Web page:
News ID: 103961
Publish Date : 21 June 2022 - 21:28
First Rail Strike in 30 Years Hits UK

LONDON (Dispatches) – Tens of thousands of workers walked out on the first day of Britain’s biggest rail strike in 30 years on Tuesday with passengers facing further chaos as both the unions and government vowed to stick to their guns in a row over pay.
Some of the more than 40,000 rail staff who are due to strike on Tuesday, Thursday and Saturday gathered at picket lines from dawn, causing major disruption across the network and leaving major stations deserted. The London Underground metro was also mostly closed due to a separate strike.
Prime Minister Boris Johnson, under pressure to do more to help Britons facing the toughest economic hit in decades, said the strike would harm businesses still recovering from COVID.
Unions have said the rail strikes could mark the start of a “summer of discontent” with teachers, medics, waste disposal workers and even barristers heading for industrial action as inflation pushes 10%.
Millions of people in Britain, like those across Europe, are seeing their cost of living soar, in part driven by Russia’s war in Ukraine that is squeezing supplies of energy and food staples, including wheat. Prices were already rising before the war, as the global economic recovery from the COVID-19 pandemic fueled strong consumer demand.
Inflation has soared across Europe on the back of a major rise in energy costs and Britain is not alone in facing strikes.
Action over the cost of living in Belgium caused disruption at Brussels Airport on Monday, while Germany’s most powerful union is pushing for large wage increases and in France President Emmanuel Macron is facing unrest over pension reforms.
Britain’s economy initially rebounded strongly from the COVID-19 pandemic but a combination of labor shortages, supply chain disruption, inflation and post-Brexit trade problems has prompted warnings of a recession.
Germany faces certain recession if already faltering Russian gas supplies completely stop, an industry body warned on Tuesday, as Italy said it would consider offering financial backing to help companies refill gas storage to avoid a deeper crisis in winter.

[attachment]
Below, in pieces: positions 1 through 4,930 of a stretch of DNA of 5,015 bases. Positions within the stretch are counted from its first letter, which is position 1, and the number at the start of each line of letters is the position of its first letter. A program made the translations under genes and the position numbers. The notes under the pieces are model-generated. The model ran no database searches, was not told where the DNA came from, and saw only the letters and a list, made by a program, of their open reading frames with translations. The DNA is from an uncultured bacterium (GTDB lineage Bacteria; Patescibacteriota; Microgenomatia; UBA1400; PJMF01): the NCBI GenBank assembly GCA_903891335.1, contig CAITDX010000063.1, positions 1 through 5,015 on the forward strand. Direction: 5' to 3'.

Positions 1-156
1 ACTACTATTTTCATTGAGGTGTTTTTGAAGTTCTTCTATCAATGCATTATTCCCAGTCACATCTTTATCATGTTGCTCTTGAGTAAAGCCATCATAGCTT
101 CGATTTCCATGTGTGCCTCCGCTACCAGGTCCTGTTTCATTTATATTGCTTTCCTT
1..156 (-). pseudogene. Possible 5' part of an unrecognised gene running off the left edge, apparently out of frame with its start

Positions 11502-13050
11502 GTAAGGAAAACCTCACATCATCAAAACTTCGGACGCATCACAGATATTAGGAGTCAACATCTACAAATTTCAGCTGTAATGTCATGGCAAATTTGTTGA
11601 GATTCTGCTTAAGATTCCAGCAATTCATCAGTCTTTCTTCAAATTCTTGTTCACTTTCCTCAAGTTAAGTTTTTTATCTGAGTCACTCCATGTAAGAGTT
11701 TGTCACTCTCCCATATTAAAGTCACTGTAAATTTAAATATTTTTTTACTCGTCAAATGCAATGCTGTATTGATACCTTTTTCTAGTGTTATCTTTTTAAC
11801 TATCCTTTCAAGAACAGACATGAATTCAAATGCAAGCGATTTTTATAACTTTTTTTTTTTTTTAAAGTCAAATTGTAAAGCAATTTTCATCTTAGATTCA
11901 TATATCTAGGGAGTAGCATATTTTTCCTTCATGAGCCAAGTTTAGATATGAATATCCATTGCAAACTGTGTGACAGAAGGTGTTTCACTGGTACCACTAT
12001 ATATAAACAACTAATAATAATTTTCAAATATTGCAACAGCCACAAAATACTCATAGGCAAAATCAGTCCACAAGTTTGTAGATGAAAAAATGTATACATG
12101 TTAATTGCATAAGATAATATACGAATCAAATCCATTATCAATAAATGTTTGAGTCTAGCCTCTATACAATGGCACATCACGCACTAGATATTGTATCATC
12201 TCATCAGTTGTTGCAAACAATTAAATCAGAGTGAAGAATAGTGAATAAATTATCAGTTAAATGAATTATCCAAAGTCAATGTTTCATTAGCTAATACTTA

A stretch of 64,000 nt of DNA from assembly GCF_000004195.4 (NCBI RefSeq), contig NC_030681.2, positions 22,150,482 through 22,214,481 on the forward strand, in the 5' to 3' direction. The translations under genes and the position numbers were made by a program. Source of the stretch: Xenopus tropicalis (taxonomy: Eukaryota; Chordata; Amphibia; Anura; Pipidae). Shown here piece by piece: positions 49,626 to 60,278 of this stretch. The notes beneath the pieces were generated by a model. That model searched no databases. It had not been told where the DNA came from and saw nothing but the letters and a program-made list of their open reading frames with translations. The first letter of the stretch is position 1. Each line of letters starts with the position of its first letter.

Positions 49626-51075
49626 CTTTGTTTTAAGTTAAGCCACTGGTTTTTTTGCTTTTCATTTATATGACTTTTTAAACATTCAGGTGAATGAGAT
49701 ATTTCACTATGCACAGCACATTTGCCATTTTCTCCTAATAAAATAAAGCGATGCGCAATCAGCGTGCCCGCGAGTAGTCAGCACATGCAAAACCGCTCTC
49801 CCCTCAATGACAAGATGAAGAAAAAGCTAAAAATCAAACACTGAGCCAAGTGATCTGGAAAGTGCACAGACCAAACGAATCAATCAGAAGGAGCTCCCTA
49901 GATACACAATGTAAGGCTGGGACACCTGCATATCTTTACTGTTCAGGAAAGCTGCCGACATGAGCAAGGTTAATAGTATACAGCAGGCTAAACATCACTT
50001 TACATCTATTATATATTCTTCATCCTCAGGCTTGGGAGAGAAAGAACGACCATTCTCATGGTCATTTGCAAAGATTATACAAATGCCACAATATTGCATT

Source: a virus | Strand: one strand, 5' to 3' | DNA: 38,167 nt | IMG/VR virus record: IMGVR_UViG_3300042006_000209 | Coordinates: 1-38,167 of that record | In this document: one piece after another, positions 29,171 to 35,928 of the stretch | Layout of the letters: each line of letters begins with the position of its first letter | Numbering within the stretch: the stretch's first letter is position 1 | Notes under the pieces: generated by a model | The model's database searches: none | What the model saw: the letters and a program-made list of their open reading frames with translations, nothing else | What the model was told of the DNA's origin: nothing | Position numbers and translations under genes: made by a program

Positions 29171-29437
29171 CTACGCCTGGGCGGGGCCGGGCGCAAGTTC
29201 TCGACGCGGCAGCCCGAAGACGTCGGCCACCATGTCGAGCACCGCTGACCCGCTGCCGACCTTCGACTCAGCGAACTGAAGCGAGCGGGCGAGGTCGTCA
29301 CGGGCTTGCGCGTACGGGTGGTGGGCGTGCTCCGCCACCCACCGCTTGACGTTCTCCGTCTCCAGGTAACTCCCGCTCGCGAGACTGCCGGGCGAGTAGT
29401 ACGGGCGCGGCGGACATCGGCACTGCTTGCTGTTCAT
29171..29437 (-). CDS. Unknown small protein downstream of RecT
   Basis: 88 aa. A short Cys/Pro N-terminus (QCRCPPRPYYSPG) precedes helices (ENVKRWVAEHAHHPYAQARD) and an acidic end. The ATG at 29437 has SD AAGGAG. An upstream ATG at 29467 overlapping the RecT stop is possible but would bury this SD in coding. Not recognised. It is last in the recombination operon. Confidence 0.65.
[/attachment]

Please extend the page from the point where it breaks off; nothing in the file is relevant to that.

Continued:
The EU relied on Russia for as much as 40% of its gas needs before the war - rising to 55% for Germany - leaving a huge gap to fill in an already tight global gas market. Some countries have temporarily reversed plans to shut coal power plants in response.
Global gas prices have sky-rocketed, driving surging inflation higher still and creating a bigger headache for policy makers trying to haul Europe back from an economic precipice.
Germany’s BDI industry association slashed its economic growth forecast for 2022 on Tuesday to 1.5%, revising it down from 3.5% expected before the war. It said a halt in Russian gas deliveries would make recession inevitable.
Russian gas is still being pumped via Ukraine but at a reduced rate and the Nord Stream 1 pipeline under the Baltic, a vital supply route to Germany, is working at just 40% capacity, which Moscow says is because Western sanctions are hindering repairs. Europe says this is a pretext to reduce flows.
Italy, alongside others such as Germany, Denmark, Austria and the Netherlands, has activated the first early warning stage of its three-stage plan to cope with a gas supply crisis.
As the crisis extends across Europe, even a small consumer like Sweden has joined European allies in triggering the first stage of its energy crisis plan.
Sweden, where gas accounted for just 3% of energy consumption in 2020, depends on piped gas supplies from Denmark, where storage facilities are now 75% full. Denmark activated the first stage of its emergency plan on Monday.
The outbreak of industrial action has drawn comparison with the 1970s, when Britain faced widespread labor strikes including the 1978-79 “winter of discontent”.
The strikes come as travelers at British airports experience chaotic delays and last-minute cancellations due to staff shortages, while the health service is teetering under the pressure of long waiting lists built up during the pandemic.

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